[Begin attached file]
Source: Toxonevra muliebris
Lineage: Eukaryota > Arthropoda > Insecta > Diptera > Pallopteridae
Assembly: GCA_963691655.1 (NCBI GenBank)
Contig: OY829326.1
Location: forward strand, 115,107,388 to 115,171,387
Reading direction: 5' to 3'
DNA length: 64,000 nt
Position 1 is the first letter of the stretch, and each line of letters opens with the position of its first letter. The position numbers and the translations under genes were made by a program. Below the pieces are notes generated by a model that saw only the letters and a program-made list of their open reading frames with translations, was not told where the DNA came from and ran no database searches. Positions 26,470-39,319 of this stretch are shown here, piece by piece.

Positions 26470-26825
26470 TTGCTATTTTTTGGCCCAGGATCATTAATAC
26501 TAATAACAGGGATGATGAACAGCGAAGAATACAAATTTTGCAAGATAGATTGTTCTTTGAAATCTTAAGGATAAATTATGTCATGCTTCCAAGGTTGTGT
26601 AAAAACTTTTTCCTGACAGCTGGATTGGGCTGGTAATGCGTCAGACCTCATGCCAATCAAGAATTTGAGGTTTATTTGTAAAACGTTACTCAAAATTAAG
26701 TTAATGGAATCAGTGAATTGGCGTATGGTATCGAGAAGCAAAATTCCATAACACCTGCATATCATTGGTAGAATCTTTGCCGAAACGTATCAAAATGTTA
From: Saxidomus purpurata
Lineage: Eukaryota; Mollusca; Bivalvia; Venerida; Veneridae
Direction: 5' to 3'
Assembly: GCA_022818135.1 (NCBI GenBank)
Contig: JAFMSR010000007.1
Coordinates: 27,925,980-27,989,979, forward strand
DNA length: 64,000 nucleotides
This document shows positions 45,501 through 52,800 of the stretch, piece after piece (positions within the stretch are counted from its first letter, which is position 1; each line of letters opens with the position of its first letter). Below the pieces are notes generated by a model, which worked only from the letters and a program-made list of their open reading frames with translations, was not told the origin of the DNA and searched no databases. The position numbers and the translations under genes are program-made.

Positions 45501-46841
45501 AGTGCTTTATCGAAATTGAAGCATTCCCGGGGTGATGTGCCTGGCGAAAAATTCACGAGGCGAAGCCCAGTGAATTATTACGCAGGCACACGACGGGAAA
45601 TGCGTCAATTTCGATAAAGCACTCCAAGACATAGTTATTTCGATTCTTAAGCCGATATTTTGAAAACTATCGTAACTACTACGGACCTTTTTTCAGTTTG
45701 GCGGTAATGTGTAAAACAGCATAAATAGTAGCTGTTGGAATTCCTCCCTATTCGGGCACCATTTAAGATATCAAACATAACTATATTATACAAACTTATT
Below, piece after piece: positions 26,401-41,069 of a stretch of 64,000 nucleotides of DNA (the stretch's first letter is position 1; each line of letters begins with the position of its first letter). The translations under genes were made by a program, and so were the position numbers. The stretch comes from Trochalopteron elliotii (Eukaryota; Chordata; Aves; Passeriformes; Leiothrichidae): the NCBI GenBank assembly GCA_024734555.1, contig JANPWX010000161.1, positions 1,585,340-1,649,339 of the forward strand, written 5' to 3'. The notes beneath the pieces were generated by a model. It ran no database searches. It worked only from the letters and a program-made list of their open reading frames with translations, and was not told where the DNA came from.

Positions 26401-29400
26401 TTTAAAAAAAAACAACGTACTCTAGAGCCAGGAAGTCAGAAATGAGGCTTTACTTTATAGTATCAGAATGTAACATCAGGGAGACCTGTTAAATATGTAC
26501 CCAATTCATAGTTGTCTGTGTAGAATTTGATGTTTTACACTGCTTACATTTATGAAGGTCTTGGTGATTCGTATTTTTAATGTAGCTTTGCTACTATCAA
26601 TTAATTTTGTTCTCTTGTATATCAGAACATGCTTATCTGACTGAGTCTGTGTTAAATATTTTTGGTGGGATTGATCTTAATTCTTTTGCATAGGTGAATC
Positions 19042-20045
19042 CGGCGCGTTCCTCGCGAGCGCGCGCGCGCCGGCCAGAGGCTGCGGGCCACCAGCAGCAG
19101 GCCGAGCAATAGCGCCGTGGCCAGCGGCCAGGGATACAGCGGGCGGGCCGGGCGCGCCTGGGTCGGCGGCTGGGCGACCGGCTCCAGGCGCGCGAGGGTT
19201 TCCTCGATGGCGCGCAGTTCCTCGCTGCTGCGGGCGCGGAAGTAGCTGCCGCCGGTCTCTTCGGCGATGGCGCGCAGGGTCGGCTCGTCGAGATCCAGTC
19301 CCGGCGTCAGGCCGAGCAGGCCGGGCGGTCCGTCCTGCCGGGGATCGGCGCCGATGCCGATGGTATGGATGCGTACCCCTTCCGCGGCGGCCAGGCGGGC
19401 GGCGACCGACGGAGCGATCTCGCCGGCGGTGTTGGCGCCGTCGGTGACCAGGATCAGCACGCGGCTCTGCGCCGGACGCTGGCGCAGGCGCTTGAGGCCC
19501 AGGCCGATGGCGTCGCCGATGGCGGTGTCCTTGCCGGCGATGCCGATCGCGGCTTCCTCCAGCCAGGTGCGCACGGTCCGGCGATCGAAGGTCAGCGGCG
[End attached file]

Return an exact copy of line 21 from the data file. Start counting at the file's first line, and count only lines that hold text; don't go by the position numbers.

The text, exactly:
This document shows positions 45,501 through 52,800 of the stretch, piece after piece (positions within the stretch are counted from its first letter, which is position 1; each line of letters opens with the position of its first letter). Below the pieces are notes generated by a model, which worked only from the letters and a program-made list of their open reading frames with translations, was not told the origin of the DNA and searched no databases. The position numbers and the translations under genes are program-made.